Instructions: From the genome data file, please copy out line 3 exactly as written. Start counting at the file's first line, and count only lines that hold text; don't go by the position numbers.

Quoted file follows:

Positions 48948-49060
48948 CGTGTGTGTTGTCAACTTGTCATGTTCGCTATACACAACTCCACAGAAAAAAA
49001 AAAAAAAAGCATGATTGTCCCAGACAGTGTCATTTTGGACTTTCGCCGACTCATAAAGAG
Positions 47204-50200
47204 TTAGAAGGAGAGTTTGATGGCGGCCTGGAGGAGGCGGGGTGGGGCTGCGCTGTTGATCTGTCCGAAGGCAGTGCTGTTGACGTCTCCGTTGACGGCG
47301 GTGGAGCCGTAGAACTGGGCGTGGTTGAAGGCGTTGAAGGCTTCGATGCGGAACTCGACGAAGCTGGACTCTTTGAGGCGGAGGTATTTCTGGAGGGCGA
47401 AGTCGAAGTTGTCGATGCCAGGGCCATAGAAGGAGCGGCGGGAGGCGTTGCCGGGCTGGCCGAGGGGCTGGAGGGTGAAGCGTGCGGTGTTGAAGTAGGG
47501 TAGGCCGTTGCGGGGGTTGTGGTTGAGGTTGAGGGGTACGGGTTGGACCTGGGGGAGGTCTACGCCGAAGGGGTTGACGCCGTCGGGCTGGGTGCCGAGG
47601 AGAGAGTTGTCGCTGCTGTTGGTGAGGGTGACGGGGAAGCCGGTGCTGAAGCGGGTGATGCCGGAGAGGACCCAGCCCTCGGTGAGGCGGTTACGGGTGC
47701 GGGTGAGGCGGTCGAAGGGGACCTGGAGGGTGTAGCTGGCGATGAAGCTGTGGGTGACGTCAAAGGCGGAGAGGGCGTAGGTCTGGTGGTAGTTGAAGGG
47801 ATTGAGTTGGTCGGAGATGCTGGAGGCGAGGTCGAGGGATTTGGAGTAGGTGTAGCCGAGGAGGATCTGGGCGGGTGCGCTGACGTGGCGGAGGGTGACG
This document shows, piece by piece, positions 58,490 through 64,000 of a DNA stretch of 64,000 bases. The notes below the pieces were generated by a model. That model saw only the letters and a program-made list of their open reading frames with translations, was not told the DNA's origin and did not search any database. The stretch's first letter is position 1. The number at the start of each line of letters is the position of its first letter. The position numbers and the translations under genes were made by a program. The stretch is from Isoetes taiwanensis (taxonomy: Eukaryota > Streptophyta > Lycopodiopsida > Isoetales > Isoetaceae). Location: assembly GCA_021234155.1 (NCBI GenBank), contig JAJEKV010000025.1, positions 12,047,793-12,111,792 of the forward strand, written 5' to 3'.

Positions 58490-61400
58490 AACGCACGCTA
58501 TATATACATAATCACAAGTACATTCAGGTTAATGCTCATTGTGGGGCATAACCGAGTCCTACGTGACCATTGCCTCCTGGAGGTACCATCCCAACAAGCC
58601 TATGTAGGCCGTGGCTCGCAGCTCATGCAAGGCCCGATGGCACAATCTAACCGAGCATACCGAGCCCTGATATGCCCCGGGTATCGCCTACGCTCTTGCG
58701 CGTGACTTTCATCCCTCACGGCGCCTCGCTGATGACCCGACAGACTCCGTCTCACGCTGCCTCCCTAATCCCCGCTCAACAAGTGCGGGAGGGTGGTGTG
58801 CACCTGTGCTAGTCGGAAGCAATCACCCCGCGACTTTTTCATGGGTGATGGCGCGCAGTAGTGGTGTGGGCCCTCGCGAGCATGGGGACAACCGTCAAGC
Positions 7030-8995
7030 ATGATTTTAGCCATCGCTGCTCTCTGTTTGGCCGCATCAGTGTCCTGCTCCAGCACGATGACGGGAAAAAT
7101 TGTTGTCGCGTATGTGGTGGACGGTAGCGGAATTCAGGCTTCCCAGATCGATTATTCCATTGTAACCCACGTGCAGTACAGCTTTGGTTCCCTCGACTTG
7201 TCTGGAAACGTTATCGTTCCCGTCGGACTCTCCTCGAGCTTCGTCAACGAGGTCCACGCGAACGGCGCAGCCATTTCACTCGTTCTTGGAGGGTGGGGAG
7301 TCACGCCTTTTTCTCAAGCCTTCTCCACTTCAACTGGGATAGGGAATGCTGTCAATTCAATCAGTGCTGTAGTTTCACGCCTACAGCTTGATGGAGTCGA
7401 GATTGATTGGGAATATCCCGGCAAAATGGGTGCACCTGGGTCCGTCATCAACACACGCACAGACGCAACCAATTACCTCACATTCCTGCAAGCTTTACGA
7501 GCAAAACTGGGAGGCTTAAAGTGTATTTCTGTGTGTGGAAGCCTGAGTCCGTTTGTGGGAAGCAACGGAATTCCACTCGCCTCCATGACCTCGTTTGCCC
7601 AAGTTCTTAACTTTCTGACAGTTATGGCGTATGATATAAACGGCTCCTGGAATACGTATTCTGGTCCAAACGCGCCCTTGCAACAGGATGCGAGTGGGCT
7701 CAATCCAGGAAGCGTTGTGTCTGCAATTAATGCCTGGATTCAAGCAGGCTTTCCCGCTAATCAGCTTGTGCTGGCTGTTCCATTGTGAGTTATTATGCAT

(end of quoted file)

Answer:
49001 AAAAAAAAGCATGATTGTCCCAGACAGTGTCATTTTGGACTTTCGCCGACTCATAAAGAG